At trial, plaintiff testified that on September 28, 1979, she was seated on a bus with a friend, Mabel Taylor. The bus made a sharp turn and plaintiff was thrown from her seat to the floor and was injured. Plaintiff testified that after she fell she spoke to the bus driver, complaining about his driving and asking for his badge number. She testified that the driver did not give his badge number or name and replied, "Lady, I didn't mean to hurt you." On direct examination plaintiff was not questioned about telephoning CTA to report the accident. On cross-examination, without being asked, plaintiff testified that she telephoned CTA when she arrived home.

Flournoy testified as an adverse witness that he was unaware of any passenger being injured on his bus on September 28, 1979. He did not recall a passenger asking for his name.

Mabel Taylor testified for plaintiff that plaintiff fell on the bus and that the witness wrote down the bus number. Taylor remembered plaintiff talking to the driver after the incident, but did not know what was said.

Donald Burton, a CTA claims representative, testified as an adverse witness as the person responsible for maintaining files in the CTA claims department. Over defendants' objection, the trial court allowed into evidence the record of the telephone complaint made by plaintiff. Burton identified the "Report of Telephone Complaint" made on Monday, October 1, 1979, by a person who stated she was Irene Tinsey. The report set forth the September 28 incident including the caller's description of the bus driver, injuries, and the attempt to get help from the bus driver. During closing argument, plaintiff's counsel emphasized Burton's testimony, arguing that it showed plaintiff reported the accident to the CTA. During defense counsel's closing argument, he made reference only to the fact that Mabel Taylor had not reported the accident to the bus driver.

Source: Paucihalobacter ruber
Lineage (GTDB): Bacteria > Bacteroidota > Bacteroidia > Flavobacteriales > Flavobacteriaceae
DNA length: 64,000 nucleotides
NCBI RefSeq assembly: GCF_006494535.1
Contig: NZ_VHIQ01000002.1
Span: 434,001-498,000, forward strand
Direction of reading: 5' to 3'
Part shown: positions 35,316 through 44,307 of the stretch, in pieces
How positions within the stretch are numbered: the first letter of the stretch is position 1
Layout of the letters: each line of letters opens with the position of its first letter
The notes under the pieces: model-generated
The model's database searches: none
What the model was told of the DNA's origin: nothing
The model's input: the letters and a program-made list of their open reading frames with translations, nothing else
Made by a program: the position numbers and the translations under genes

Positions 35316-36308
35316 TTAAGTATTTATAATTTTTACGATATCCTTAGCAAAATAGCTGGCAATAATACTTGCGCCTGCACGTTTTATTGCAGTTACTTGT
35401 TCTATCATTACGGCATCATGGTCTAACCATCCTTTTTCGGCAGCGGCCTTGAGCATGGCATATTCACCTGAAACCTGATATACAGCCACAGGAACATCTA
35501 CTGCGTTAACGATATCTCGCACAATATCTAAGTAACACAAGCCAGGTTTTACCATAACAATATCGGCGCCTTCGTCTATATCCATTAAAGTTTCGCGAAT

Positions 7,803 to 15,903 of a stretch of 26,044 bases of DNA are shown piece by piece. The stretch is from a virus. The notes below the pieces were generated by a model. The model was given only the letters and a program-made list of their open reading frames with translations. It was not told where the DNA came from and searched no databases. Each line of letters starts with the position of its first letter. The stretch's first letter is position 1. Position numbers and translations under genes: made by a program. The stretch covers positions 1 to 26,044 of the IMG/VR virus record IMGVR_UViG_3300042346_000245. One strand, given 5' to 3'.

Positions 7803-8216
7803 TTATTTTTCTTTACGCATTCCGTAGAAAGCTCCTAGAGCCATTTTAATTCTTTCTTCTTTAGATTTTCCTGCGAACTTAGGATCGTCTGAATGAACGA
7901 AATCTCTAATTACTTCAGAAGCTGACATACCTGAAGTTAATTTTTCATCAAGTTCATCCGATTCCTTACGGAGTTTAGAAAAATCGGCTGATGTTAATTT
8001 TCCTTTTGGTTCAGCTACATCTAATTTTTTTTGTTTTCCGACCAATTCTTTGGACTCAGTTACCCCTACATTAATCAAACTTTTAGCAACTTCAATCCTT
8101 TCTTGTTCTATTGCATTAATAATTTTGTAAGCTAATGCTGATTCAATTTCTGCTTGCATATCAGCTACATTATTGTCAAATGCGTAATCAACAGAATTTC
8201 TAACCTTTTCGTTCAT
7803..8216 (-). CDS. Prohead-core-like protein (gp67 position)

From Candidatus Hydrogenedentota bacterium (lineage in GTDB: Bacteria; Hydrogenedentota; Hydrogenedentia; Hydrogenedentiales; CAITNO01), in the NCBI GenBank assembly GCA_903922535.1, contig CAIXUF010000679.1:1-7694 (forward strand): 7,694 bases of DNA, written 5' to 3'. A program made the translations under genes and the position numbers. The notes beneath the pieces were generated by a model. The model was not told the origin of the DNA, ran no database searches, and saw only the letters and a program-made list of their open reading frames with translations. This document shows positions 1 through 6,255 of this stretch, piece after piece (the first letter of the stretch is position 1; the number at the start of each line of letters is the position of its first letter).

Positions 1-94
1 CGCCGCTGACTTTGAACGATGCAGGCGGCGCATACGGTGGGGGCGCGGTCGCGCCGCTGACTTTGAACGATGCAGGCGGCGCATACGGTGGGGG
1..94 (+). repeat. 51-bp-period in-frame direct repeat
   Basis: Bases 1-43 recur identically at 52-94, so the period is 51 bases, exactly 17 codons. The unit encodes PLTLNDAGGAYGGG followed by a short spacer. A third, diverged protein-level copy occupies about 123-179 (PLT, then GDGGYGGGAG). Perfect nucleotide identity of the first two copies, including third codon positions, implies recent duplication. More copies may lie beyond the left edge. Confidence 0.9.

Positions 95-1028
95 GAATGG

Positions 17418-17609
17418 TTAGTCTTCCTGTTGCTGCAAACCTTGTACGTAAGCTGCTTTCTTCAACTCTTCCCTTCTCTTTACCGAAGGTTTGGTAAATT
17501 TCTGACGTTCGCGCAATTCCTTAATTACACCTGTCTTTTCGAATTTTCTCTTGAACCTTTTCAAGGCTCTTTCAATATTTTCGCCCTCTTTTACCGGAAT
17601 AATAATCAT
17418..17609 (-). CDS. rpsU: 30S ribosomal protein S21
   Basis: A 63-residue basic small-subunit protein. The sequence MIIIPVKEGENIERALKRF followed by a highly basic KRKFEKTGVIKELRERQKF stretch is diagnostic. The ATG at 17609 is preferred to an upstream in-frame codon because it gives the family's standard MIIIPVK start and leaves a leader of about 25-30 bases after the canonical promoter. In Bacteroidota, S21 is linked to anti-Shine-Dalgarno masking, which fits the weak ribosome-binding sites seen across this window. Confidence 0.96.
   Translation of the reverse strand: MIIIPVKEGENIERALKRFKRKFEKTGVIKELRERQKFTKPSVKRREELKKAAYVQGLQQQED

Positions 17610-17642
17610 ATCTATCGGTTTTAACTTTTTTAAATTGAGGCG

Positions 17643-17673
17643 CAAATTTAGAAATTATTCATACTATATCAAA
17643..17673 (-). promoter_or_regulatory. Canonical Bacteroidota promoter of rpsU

At various times during trial, outside the presence of the jury, the trial court expressed anger at the CTA's failure to produce the report summarizing the telephone complaint. After the jury returned a verdict for defendants, the court, sua sponte, ordered a hearing to be held on the question of discovery sanctions. At that hearing, the trial court felt a sanction was appropriate because the CTA had information confirming plaintiff's testimony, and concealed it for 4 1/2 years. The court stated that a monetary fine would not impact the CTA, "a multi-million dollar operation," and thus the sanction would be setting aside the jury verdict and ordering a new trial.

Defendants' post-trial motion to vacate the order granting a new trial included a request for an evidentiary hearing. At the hearing, in addition to Siena and Maurovich whose testimony is mentioned above, Eugene Jania testified that he had received a telephone complaint from a woman who stated she was Irene Tinsey, that he had written a summary of the conversation, and that a claims file was opened on October 4, 1979. The trial court subsequently denied defendants' motion to vacate the order granting a new trial, and denied plaintiff's motion for a new trial on the merits.